9 Reasons To Use Kettlebells for Hockey Training
Hockey training

Kettlebell training has been a huge hit around the world. Athletes, coaches, and fitness enthusiasts have turned towards this incredible method as it combines strength training, core stabilization, coordination, cardiovascular conditioning and dynamic mobility into their routines. Many coaches have started incorporating kettlebells into their hockey training – and with great results.

Here are our top 9 reasons hockey players should use kettlebells:

1. Full hip extension

One excellent example of a workout that incorporates kettlebells is a ballistic lift called the swing. Hockey players spend most of their time with their knees, ankles, hips, and spine in flexion which reduces their posture to a shortened position. Their body is taxed even when they’re not playing, such as when they’re at home, or traveling in a vehicle.

A kettlebell swing helps to get a hip extension that lengthens the muscles in the body, which are shortened due to that prone hockey playing posture. Performing a swing can also help a player find out whether he or she has trouble extending the hips and requires additional work on the lower body area.

2. Cardiovascular training

If you haven’t added kettlebell training to your regular cardio routine, you’re missing out. Kettlebell training is a perfect addition to a power-packed HIIT routine as compared to a steady state cardio session. Hockey training with kettlebells is fun in a brutal and challenging way. Thus it gives players a sense of accomplishment and empowerment while training for a game.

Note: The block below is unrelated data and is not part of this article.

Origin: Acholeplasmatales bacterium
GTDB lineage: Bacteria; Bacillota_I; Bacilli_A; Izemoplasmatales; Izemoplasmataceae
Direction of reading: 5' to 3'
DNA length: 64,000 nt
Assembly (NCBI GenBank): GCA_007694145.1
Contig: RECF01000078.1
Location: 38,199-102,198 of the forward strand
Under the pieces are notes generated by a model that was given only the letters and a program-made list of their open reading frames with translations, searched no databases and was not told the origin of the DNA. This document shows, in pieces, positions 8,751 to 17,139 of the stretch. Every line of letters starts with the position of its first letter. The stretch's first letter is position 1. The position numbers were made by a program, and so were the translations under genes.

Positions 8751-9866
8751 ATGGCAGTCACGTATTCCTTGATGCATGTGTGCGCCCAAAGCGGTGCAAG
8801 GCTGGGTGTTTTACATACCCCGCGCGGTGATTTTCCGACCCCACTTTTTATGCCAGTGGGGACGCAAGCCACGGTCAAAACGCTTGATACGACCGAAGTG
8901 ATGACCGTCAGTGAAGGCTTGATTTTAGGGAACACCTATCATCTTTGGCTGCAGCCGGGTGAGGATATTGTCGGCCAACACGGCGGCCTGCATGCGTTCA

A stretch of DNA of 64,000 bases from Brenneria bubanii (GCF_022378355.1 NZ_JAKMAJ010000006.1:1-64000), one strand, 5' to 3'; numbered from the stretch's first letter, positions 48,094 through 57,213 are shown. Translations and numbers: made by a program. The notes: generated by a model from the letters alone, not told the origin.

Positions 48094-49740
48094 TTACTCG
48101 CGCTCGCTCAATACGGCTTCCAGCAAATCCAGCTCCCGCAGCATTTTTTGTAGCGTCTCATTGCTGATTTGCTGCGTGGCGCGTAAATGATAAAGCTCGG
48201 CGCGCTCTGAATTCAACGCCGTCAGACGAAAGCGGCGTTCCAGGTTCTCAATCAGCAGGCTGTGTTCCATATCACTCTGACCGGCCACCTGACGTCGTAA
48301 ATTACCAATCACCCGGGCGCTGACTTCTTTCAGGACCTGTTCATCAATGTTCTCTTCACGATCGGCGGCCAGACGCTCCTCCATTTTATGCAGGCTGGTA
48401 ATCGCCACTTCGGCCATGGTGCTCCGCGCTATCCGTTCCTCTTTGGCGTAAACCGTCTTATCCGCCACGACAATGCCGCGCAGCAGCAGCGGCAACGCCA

The fitness regimen is overall much more efficient at helping you improve your cardiovascular fitness and elevating your heart rate to the roof. Since almost any workout that incorporates kettlebells is a power exercise, we recognize it as an effective stamina booster.

To kick things up a notch, try combining your strength routine with your aerobic activities using kettlebells.

Kettlebells are so easy to handle and adjustable to each person’s requirements. They can be incorporated into regular activities such as moderate skipping and jogging. You can take a 60-second break after each set, and as your conditioning improves, you can increase intensity and reduce the number of breaks.

3. Different from barbells and dumbbells

Kettlebell Hockey Training

If you’ve picked up a kettlebell, you’ll know that there is a huge difference between strength training with a kettlebell and strength training with other regular power equipment.

Hockey training with kettlebells allows players to recruit more stabilizer muscles due to the kettlebell’s off-centered weight. This allows them to target more muscles via a wider ROM.

Dumbbells and barbells don’t have an off-centered weight. Therefore, they don’t work stabilizing muscles to the same extent.

Working the stabilizing muscles in the body is extremely important for athletes, especially hockey players.

4. Conditioning tool